Tag Archives: number fields

“On l-torsion in class groups of number fields” (with L. Pierce, M.M. Wood)

New paper up with Lillian Pierce and Melanie Matchett Wood!

Here’s the deal.  We know a number field K of discriminant D_K has class group of size bounded above by roughly D_K^{1/2}.  On the other hand, if we fix a prime l, the l-torsion in the class group ought to be a lot smaller.  Conjectures of Cohen-Lenstra type predict that the average size of the l-torsion in the class group of D_K, as K ranges over a “reasonable family” of algebraic number fields, should be constant.  Very seldom do we actually know anything like this; we just have sporadic special cases, like the Davenport-Heilbronn theorem, which tells us that the 3-torsion in the class group of a random quadratic field is indeed constant on average.

But even though we don’t know what’s true on average, why shouldn’t we go ahead and speculate on what’s true universally?  It’s too much to ask that Cl(K)[l] literally be bounded as K varies (at least if you believe even the most modest version of Cohen-Lenstra, which predicts that any value of dim Cl(D_K)[l] appears for a positive proportion of quadratic fields K) but people do think it’s small:

Conjecture:  |Cl(K)[l]| < D_K^ε.

Even beating the trivial bound

|Cl(K)[l]| < |Cl(K)| < D_K^{1/2 + ε}

is not easy.  Lillian was the first to do it for 3-torsion in quadratic fields.  Later, Helfgott-Venkatesh and Venkatesh and I sharpened those bounds.  I hear from Frank Thorne that he, Bhargava, Shankar, Tsimerman and Zhao have a nontrivial bound on 2-torsion for the class group of number fields of any degree.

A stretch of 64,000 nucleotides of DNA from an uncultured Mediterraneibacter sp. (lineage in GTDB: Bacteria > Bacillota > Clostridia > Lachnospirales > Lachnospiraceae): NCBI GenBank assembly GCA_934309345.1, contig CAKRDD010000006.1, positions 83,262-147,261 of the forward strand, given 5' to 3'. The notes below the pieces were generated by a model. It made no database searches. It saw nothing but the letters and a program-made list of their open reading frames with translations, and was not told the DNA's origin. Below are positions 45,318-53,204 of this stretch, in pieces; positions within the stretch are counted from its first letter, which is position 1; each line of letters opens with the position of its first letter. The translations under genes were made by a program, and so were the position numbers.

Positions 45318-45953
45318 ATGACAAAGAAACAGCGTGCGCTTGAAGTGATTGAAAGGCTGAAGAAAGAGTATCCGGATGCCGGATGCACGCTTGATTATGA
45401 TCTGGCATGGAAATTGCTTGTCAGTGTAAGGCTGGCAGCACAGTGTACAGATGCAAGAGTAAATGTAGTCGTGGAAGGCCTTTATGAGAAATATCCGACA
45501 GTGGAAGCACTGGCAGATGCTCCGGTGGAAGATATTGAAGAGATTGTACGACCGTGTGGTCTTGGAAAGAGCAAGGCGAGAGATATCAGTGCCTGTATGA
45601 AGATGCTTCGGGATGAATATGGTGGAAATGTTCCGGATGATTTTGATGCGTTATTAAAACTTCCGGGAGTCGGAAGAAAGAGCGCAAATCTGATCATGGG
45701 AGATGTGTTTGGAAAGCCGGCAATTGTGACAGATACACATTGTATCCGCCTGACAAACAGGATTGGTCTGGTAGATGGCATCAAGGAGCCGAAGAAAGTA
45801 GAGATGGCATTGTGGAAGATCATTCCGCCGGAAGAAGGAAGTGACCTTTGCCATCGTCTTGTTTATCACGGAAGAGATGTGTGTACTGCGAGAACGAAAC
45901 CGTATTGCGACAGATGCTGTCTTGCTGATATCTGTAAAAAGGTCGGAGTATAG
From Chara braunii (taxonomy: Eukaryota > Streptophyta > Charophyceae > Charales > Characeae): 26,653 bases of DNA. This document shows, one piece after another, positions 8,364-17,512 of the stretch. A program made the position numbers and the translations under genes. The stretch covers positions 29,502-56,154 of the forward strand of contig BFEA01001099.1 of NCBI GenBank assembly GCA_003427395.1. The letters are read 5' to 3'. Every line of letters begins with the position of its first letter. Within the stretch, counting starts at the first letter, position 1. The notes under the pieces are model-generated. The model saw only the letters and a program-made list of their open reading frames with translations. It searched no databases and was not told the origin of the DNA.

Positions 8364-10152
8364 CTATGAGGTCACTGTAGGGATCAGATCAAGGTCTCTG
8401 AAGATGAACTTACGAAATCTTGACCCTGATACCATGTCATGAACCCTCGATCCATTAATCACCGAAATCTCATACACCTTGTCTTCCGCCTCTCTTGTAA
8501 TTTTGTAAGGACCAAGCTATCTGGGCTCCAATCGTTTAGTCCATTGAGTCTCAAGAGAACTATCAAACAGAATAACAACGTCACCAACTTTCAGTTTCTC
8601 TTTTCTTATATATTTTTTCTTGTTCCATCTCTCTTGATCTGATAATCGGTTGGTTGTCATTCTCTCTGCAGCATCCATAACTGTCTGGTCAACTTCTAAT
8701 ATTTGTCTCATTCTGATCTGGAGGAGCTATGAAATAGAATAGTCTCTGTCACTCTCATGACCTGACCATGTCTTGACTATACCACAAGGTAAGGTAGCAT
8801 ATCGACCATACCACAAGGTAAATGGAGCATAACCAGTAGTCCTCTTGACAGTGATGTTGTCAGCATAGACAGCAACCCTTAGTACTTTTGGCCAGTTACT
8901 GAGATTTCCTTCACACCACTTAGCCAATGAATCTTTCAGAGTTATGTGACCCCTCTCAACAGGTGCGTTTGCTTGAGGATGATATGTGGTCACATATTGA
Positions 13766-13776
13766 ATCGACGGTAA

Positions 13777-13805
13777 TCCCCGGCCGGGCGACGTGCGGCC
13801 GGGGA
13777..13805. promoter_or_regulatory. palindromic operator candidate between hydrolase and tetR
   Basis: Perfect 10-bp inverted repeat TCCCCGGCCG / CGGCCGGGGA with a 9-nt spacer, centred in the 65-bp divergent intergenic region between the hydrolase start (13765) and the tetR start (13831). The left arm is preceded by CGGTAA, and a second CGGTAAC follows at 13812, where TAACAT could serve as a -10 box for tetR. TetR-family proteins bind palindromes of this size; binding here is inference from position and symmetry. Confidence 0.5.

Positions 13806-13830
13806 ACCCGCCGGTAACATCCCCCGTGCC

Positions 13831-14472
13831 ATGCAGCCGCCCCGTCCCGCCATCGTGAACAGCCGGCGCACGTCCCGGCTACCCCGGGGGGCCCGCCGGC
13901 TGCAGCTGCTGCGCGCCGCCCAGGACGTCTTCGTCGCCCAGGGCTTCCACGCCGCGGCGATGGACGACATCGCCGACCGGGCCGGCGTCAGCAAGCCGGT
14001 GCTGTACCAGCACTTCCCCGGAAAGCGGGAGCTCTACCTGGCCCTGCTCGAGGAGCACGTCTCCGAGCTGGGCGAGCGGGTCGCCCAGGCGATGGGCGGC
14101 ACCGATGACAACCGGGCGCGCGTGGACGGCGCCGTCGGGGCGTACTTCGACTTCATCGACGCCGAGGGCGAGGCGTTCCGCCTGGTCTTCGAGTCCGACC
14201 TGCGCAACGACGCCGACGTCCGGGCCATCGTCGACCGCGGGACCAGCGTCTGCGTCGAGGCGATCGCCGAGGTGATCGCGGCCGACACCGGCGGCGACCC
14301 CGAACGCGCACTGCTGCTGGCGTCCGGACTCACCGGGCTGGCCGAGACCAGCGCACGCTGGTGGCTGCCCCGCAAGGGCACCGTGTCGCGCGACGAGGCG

In the new paper with Pierce and Wood, we prove nontrivial bounds for the average size of the l-torsion in the class group of K, where l is any integer, and K is a random number field of degree at most 5.  These bounds match the conditional bounds Akshay and I get on GRH.  The point, briefly, is this.  To make our argument work, Akshay and I needed GRH in order to guarantee the existence of a lot of small rational primes which split in K.  (In a few cases, like 3-torsion of quadratic fields, we used a “Scholz reflection trick” to get around this necessity.)  At the time, there was no way to guarantee small split primes unconditionally, even on average.  But thanks to the developments of the last decade, we now know a lot more about how to count number fields of small degree, even if we want to do something delicate like keep track of local conditions.  So, for instance, not only can one count quartic fields of discriminant < X, we can count fields which have specified decomposition at any specified finite set of rational primes.  This turns out to be enough — as long as you are super-careful with error terms! — to  allow us to show, unconditionally, that most number fields of discriminant < D have enough small split primes to make the bound on l-torsion go.  Hopefully, the care we took here to get counts with explicit error terms for number fields subject to local conditions will be useful for other applications too.

 

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Can the trace hear the shape of its field?